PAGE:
Jesus therefore walked no more openly among the Jews, but went thence unto a country near to the wilderness, into a city called Ephraim, and there continued with His disciples. John 11:54

The preachers obtained permission to hold Gospel meetings in the little country schoolhouse in West New Annan, although the permission was given grudgingly. From the beginning of those meetings, it was obvious that the folks in the neighbourhood were not going to attend. None of them responded favourably when invitations were handed out, and none of them came to any of those meetings. Obviously organized by the community leaders, they were smug in their church affiliation and resentful of the perceived intruders and their Gospel preaching, and they unitedly showed nothing but cold shoulder. Our family was the only one in the entire community to attend. We were rather surprised because, the year before, in nearby Millbrook, everybody in the entire community made it out to at least one of the Gospel meetings held in their schoolhouse. As far as I know, there has been no Gospel stir in West New Annan since. When people shun and reject the Gospel, God often takes them at their word.

Our text speaks of Jesus’ response to the animosity of the Jewish leaders. Those spiteful vengeful men had not only rejected the Messiah, but they did all they could to make sure nobody else had an opportunity to accept Him. No doubt there are those in hell who are cursing the Jewish leaders for preventing them from meeting the Saviour, just as there will be those in hell who will curse the community leaders in West New Annan for rejecting the Gospel. What an awful judgment those folks are facing!

Every time we hold a Gospel meeting, we can appreciate those who come, but we should also mourn over those who don’t come. We realise there are two purposes for Gospel meetings: to give sinners an opportunity to hear the Gospel, and to give rejecters an opportunity to seal their condemnation. We don’t like to think of that aspect of it, but sadly, it’s true that those who turn away from the Lord Jesus will themselves be rejected by Him. This makes us appreciate all the more those folks who persevered with us when we were less than interested in the Gospel. It also makes us appreciate the patience of the Holy Spirit, in ever taking an interest in us and in striving with us.

The Gospel has a joyful side for believers and a tragic side for rejecters. Let us give thanks for the joy and pray for the ones who are still outside. – Jim MacIntosh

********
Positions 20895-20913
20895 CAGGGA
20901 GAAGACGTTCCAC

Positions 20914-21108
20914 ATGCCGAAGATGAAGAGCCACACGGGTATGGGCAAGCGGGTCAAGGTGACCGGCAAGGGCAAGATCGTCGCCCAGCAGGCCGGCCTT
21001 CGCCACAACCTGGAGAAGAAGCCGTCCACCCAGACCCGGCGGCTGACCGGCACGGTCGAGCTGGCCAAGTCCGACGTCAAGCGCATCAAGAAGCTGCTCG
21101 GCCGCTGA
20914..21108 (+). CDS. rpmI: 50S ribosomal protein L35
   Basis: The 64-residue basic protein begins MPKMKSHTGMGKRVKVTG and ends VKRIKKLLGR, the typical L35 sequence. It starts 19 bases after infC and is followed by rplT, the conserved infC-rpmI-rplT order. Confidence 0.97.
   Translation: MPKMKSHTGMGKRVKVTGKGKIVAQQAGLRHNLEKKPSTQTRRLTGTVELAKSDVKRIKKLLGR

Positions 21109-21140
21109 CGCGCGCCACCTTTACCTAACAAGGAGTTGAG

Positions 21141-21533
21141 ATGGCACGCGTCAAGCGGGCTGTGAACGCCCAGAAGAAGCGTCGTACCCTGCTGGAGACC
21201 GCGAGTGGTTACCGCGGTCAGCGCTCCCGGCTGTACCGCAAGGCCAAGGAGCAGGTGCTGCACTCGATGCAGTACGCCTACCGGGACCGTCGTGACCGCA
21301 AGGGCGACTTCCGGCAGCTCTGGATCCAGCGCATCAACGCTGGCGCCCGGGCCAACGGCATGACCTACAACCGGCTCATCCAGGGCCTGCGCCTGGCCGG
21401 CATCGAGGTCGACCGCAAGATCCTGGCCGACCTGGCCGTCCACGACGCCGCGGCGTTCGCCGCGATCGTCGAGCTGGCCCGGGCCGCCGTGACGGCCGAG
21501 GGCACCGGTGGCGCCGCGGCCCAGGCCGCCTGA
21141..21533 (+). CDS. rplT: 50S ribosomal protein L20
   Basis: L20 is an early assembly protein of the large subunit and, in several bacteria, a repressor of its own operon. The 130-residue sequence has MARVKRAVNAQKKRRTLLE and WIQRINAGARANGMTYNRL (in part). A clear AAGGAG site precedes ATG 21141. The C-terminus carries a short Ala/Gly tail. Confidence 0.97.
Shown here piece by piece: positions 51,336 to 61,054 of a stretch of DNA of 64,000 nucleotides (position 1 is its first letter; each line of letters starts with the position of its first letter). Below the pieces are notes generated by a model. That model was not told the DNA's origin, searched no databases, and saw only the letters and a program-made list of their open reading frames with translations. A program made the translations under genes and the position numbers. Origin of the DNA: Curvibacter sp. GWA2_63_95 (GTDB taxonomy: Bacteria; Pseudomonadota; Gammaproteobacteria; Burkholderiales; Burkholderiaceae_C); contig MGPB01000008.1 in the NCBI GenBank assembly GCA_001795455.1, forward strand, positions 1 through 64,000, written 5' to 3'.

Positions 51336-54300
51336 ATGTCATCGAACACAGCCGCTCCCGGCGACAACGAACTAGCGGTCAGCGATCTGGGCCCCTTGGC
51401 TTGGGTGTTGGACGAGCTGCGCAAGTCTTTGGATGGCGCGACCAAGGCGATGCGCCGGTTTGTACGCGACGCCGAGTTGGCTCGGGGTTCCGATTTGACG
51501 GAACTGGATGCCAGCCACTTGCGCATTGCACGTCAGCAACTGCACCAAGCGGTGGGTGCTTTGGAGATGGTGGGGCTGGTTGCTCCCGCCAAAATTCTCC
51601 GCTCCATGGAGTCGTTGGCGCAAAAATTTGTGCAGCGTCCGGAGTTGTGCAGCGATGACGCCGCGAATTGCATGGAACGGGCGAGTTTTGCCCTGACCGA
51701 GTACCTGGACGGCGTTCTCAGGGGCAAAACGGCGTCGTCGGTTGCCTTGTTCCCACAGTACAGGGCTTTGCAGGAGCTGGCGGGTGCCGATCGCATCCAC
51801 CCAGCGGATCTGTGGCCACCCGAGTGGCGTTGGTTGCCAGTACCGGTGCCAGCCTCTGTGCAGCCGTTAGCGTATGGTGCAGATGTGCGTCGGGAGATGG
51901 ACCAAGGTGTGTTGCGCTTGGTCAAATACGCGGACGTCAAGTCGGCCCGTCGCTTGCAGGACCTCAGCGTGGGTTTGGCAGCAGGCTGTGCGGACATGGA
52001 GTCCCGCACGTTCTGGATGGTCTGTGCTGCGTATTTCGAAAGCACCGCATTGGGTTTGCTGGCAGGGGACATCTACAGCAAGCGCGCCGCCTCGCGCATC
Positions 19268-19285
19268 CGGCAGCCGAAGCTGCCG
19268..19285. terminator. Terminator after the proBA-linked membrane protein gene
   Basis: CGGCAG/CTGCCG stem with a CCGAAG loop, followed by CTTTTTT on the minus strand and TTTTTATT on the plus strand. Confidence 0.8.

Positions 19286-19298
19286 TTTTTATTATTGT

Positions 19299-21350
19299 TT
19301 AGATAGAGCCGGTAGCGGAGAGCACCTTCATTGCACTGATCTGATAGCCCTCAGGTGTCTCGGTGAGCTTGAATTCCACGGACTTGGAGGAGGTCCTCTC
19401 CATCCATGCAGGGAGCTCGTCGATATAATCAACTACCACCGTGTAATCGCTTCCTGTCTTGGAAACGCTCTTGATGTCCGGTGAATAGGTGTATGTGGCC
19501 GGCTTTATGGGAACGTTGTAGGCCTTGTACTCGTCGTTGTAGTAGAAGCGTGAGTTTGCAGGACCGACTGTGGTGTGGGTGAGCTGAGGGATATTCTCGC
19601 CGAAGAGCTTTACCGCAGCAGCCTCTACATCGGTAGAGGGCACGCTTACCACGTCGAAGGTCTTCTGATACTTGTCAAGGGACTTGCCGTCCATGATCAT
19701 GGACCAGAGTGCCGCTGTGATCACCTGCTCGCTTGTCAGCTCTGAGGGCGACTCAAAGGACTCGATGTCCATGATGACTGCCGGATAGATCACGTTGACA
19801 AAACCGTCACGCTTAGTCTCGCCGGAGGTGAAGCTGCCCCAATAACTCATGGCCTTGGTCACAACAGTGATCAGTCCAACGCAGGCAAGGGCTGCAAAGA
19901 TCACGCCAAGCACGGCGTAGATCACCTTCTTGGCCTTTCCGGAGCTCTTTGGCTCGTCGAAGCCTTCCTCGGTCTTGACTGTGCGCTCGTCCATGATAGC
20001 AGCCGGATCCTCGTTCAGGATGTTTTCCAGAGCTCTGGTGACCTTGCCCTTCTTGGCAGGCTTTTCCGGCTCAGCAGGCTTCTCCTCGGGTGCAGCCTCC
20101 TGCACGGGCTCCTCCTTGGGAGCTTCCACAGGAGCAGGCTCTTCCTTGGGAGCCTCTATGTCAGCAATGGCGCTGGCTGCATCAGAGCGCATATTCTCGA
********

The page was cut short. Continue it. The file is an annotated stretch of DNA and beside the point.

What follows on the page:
Word for Wednesday

Wednesday, December 5th, 2018

And this spake he, not of himself, but being high priest that year, he prophesied that Jesus should die for that nation. John 11:51

Many years ago, a bitter opponent of Christians in a European country had devised a plan for eliminating all of the churches in his region. With his considerable authority and money, he managed to secretly buy up all of the land around every church. When his land purchases were all finalized, this man announced that he would prevent anyone from crossing his property to enter any of the churches. Setting up guards on his new properties to prevent the faithful from reaching their churches, this man called in his like-minded friends and threw a great victory party, confident that Christianity in the region was defeated. But at his party, the tyrant suffered a seizure and died. Because he had no children, all of his property went to his brother. The brother, deeply ashamed of what had happened, quickly donated all of the properties to the churches which they surrounded, leaving them better off than they would have been had the wicked man left them alone. God can, and often does, use wicked men to His purposes.

The declaration of Caiaphas that Jesus should die for the people carries far more meaning and far greater impact than what Caiaphas intended. This wicked man had his intention that Jesus of Nazareth should be disposed of. And the conspiracy to carry out that disposal went into effect that day. But what Caiaphas could not know was that his words, and his actions that followed, were in perfect harmony with the everlasting purposes of God. Instead of thwarting the mission of the Lord Jesus, Caiaphas was actually setting into place the very plan that would enable the fulfilment of prophecy in the rejection, suffering, and death of the Messiah.

Led by Caiaphas, the Jewish leaders were determined to get rid of the meddling Galilean. Beginning with Caiaphas’ declaration that Jesus should die for the people, they began their campaign of spying, plotting, and recruiting that eventually let to Christ’s betrayal and false trials. The experts on the Old Testament failed to see how they were falling right into line with the prophecies they claimed to hold in such high esteem. If in the greatest event in this world’s history God uses His enemies to work His purposes, how can we doubt that He uses enemies today to advance the efforts of the Lord’s people?